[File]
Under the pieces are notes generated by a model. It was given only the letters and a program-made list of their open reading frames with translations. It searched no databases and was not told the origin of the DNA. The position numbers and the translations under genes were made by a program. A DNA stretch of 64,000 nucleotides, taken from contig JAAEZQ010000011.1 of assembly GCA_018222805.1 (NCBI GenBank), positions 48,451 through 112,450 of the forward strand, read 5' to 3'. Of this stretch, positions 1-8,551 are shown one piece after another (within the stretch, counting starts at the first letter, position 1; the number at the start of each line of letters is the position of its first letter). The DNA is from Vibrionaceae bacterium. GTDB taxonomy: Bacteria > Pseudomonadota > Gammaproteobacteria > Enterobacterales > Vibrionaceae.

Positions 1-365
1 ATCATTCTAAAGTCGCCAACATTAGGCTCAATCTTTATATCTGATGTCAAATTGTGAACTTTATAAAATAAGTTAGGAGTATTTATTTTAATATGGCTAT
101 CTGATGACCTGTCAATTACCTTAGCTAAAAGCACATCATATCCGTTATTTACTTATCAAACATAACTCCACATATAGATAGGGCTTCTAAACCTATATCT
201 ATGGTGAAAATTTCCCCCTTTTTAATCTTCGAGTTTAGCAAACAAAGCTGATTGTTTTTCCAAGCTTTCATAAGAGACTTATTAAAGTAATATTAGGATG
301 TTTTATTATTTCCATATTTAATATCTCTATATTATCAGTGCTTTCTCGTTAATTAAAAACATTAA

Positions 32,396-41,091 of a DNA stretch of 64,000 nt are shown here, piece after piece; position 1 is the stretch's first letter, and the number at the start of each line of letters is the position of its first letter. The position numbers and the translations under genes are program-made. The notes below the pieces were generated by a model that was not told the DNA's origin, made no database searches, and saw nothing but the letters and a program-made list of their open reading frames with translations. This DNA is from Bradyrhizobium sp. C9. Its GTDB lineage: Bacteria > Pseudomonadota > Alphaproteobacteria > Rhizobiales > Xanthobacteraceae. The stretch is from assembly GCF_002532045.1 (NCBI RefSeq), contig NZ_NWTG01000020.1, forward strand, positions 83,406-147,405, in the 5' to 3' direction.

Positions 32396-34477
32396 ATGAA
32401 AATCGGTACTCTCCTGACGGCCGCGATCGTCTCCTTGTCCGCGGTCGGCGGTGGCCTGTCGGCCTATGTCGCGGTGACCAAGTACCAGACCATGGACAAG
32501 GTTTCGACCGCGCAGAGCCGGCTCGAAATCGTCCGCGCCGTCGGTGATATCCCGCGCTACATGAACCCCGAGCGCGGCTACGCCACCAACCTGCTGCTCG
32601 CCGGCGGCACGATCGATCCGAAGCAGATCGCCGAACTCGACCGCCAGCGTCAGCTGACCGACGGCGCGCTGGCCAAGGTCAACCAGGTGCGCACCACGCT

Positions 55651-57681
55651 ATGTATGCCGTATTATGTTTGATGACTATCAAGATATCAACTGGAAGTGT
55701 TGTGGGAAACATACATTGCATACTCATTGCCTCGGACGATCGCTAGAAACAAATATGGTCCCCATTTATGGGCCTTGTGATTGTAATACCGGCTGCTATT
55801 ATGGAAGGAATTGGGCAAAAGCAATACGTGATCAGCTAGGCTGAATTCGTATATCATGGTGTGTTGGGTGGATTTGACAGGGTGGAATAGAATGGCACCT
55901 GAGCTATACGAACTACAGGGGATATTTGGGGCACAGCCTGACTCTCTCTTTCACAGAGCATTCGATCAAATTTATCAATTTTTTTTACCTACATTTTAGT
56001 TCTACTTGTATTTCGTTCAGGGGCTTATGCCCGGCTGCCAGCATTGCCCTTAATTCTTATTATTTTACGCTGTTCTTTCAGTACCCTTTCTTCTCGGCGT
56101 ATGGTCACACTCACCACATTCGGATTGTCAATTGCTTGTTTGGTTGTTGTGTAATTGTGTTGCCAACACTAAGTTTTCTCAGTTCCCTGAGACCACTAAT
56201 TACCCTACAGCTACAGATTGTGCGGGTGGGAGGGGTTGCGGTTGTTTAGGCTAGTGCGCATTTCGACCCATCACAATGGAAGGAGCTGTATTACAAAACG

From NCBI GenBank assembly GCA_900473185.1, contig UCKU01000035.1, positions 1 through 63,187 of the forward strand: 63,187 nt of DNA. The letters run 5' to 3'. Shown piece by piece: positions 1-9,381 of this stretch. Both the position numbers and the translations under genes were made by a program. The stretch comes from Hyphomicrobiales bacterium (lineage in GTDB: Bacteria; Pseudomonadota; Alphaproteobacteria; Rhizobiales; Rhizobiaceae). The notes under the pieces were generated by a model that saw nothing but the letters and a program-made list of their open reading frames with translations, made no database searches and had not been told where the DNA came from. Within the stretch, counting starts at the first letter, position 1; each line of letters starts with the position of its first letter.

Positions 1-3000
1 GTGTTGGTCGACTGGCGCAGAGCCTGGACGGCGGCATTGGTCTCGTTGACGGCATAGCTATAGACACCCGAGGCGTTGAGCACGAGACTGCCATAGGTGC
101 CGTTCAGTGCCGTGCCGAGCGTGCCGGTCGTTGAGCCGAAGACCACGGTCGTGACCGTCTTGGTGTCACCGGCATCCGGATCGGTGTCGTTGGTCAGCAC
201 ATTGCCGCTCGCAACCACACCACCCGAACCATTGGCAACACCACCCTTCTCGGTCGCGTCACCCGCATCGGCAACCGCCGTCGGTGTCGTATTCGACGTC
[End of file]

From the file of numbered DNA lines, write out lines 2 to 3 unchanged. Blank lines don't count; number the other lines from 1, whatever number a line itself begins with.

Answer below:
Positions 1-365
1 ATCATTCTAAAGTCGCCAACATTAGGCTCAATCTTTATATCTGATGTCAAATTGTGAACTTTATAAAATAAGTTAGGAGTATTTATTTTAATATGGCTAT